“The company is still in the development stages, so it isn’t on the market yet,” Bhugra told attendees during the session. “However, we’re far along down the path.”

Challenges ahead

Although it is “easy to get excited about the headlines,” several challenges loom large in the specialty of exoskeletons, according to Jasinski.

Larry Jasinski, MBA
Larry Jasinski

“It’s easy to get excited at an industry level, as well as on a personal level, as you focus on a patient who may be able to walk again because of this technology, but the pathway to the $1.8 billion that is forecast is going to take a lot, and I think some people underestimate that,” he said. “What it takes to finish the design, to get it finished, to finish the clinical trials, to get FDA clearance, to get the appropriate infrastructure in place — those are the challenges we face, because we don’t have a lot of that infrastructure and support right now.”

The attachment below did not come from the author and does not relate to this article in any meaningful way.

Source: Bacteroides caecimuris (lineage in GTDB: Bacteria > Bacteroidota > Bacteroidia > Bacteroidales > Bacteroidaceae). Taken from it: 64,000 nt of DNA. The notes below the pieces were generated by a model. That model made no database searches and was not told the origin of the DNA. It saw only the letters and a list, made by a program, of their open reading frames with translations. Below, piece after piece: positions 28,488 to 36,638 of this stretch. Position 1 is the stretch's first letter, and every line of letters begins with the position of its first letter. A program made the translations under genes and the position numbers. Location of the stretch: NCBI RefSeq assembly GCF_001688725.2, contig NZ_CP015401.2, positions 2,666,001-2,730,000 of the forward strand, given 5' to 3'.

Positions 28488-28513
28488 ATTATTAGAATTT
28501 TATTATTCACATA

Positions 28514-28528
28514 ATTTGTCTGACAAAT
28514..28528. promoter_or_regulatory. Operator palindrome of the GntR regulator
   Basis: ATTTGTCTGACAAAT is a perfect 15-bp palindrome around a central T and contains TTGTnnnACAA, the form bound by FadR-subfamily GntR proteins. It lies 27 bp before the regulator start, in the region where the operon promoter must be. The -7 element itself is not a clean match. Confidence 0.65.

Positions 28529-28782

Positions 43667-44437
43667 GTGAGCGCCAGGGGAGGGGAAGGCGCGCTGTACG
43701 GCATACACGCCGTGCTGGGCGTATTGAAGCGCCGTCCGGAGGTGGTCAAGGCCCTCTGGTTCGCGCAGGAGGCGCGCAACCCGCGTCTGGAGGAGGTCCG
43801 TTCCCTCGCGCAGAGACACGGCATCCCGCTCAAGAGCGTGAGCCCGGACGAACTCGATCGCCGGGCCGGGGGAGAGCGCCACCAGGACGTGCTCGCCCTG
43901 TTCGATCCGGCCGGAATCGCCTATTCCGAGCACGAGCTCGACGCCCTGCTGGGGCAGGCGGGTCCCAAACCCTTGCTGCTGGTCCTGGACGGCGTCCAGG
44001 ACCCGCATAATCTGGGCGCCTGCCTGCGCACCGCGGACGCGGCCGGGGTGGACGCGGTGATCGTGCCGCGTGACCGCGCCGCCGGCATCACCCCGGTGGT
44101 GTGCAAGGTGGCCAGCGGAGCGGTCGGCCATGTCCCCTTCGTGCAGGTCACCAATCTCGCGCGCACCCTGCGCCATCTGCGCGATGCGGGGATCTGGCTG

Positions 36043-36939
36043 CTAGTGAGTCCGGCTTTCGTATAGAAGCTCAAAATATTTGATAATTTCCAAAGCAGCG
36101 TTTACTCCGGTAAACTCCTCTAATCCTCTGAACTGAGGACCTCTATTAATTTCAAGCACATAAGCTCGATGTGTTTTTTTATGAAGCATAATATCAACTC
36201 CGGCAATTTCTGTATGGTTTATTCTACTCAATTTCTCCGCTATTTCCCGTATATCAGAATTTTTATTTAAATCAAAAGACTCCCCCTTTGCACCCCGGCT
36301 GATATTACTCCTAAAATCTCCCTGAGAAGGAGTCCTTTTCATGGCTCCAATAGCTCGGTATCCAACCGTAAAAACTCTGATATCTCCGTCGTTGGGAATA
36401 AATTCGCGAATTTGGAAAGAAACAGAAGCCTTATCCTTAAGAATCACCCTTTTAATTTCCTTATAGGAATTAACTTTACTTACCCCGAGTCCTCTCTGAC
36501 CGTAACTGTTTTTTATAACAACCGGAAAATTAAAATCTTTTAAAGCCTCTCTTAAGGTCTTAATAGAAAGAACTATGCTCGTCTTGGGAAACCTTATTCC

In addition, he said exoskeleton designers are continuously forced to plead their cases before the “outrageous objections” of insurers as to the benefits of the new technologies they are developing.

“As a new technology, most of our insurers give us outrageous objections at the beginning,” Jasinski said. “We’re winning 82% of the cases, but it takes evidence.”

According to Jasinski, Rewalk’s robotic assistance devices for patients with spinal cord injuries are in the market for both institutional and personal use.

“There are more than 400 ReWalk systems in use worldwide and in 2015, the U.S. Department of Veterans Affairs issued a national coverage policy for the procurement of exoskeleton systems for all qualifying users,” Jasinski told O&P News.